A real revolution in agricultural research is possible if today's deeper knowledge, new tools, and advanced capacities could be effectively blended. Fortunately... Congress created the National Institute of Food and Agriculture (NIFA) within USDA in 2006 as a means to modernize the management of fundamental agricultural research... Despite this success, the current level of funding for USDA falls short of the opportunity presented by the agricultural sciences... The much-needed revolutions in agriculture can only come about through the investments that we make now. Nine billion people will, we hope, reap the benefits of today's wise decisions.


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Counting the Hungry - NYT (2014)

Counting the Hungry - NYT (2014) | Food Policy |

The people suffering from hunger are not our relatives, friends, co-workers; they probably don’t read this paper. We don’t know them, but at the very least we ought to know how many of them there are, because policy and aid decisions depend on that number; because very often their lives depend on that number. But we don’t know, because the hunger statistics reported by the United Nations Food and Agriculture Organization are flawed.

Every year, around this time... the F.A.O. publishes its report on hunger — or, as it is now called, “food insecurity.” What most people remember are the numbers: whether hunger went up or down, and by how much. But hunger statistics are confusing. It is very hard to calculate with precision how many men and women do not eat enough. Most live in countries where weak states are incapable of accounting for all their citizens, and the international organizations that try to come up with head counts must use statistical calculations...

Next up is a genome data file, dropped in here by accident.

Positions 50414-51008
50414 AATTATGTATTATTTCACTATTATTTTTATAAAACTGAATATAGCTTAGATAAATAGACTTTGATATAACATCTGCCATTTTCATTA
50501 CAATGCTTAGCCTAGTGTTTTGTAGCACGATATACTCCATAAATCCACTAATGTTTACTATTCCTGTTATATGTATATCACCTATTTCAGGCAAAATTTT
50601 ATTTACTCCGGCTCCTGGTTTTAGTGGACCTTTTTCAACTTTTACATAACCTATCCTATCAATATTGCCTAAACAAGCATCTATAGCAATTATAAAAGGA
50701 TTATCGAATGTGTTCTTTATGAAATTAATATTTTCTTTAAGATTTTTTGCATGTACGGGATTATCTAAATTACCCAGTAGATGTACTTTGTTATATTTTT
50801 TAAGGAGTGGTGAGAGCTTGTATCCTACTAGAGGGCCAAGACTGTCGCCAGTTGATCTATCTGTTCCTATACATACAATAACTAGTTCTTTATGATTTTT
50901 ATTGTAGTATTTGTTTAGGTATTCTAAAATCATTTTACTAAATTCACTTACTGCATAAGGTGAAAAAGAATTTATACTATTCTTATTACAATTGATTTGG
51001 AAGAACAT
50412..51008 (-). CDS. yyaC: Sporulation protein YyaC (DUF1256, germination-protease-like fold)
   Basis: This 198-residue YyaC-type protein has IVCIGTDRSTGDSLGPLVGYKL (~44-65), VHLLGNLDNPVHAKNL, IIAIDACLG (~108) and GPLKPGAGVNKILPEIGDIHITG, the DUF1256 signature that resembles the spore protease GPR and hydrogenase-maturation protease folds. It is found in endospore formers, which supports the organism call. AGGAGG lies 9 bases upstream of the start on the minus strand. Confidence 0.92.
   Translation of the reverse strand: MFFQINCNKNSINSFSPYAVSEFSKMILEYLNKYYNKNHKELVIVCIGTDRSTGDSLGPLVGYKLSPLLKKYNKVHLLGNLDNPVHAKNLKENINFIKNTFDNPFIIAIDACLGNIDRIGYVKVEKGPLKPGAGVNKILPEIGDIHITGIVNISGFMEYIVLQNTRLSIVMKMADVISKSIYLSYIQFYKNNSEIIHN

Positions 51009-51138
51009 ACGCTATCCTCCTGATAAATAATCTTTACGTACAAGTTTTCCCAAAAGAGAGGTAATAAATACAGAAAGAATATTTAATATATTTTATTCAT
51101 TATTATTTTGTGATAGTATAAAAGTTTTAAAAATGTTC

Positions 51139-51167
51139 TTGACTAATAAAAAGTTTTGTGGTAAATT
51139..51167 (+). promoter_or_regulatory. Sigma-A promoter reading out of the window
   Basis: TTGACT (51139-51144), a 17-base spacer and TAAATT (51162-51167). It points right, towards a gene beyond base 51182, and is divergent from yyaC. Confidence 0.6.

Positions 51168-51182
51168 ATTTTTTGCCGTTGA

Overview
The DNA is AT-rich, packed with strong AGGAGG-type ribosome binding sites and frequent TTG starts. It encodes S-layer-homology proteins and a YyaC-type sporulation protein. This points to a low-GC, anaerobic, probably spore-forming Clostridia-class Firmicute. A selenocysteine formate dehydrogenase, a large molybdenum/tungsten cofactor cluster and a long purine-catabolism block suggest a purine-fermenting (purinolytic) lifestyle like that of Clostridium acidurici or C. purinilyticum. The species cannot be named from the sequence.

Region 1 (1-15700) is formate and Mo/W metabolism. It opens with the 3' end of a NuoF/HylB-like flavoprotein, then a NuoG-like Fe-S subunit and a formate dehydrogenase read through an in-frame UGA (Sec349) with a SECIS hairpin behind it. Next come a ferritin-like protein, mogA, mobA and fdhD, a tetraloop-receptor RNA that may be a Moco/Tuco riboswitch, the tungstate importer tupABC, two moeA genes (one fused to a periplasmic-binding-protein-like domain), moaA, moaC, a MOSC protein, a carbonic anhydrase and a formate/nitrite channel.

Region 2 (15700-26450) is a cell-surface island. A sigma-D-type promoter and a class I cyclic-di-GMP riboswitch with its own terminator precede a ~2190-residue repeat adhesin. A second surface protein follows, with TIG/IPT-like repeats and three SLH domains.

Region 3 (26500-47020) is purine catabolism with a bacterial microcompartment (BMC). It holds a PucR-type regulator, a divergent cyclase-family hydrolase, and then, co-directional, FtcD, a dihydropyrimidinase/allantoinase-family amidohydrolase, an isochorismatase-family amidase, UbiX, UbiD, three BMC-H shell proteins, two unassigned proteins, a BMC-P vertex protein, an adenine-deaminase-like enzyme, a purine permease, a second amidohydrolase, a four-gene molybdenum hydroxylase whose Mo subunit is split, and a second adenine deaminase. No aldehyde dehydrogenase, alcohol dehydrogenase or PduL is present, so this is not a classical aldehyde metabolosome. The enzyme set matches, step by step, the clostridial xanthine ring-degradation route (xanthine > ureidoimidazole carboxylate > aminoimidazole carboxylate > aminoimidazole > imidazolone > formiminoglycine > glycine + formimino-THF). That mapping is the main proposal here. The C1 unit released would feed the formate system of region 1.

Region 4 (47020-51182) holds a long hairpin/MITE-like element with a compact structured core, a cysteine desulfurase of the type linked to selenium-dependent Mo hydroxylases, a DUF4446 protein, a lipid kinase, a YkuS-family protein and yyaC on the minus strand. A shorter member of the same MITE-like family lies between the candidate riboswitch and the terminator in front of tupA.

The F.A.O. makes an effort: by studying agricultural inventories; food imports and exports; the local uses of food; economic hardship and social inequality. From there it determines the estimated availability of food per capita. The difference between required and available calories gives the F.A.O. its number of undernourished people. This sounds like a sensible method, but it is entirely malleable. And so its results can be adjusted according to the needs of the moment.

This month, the F.A.O. reported jubilantly that the total number of chronically undernourished people went down to 805 million — 209 million fewer than in 1990-92. These numbers carry a particular weight: They will be the last published before 2015, when the United Nations Millennium Development Goals are supposed to be completed. According to the report, these new numbers show that the organization’s aspiration “of halving the proportion of undernourished people in developing countries by 2015 is within reach.”

This sounds like great news, but it’s not so simple. According to the development goals, the rate of hunger in 1990 is the one that’s supposed to be halved. But that 1990 number has been adjusted several times, usually making the current numbers look more favorable by comparison.

It’s a long story. At the World Food Conference in Rome, in 1974, when Henry A. Kissinger famously stated that “within a decade, no child will go to bed hungry,” F.A.O. experts estimated that the number of hungry people in developing regions was close to 460 million, and that in 10 years it could reach 800 million. That prediction was close: In a 1992 report, the F.A.O. stated that there were 786 million hungry people in 1988-90. It was a dramatic increase, a serious blow.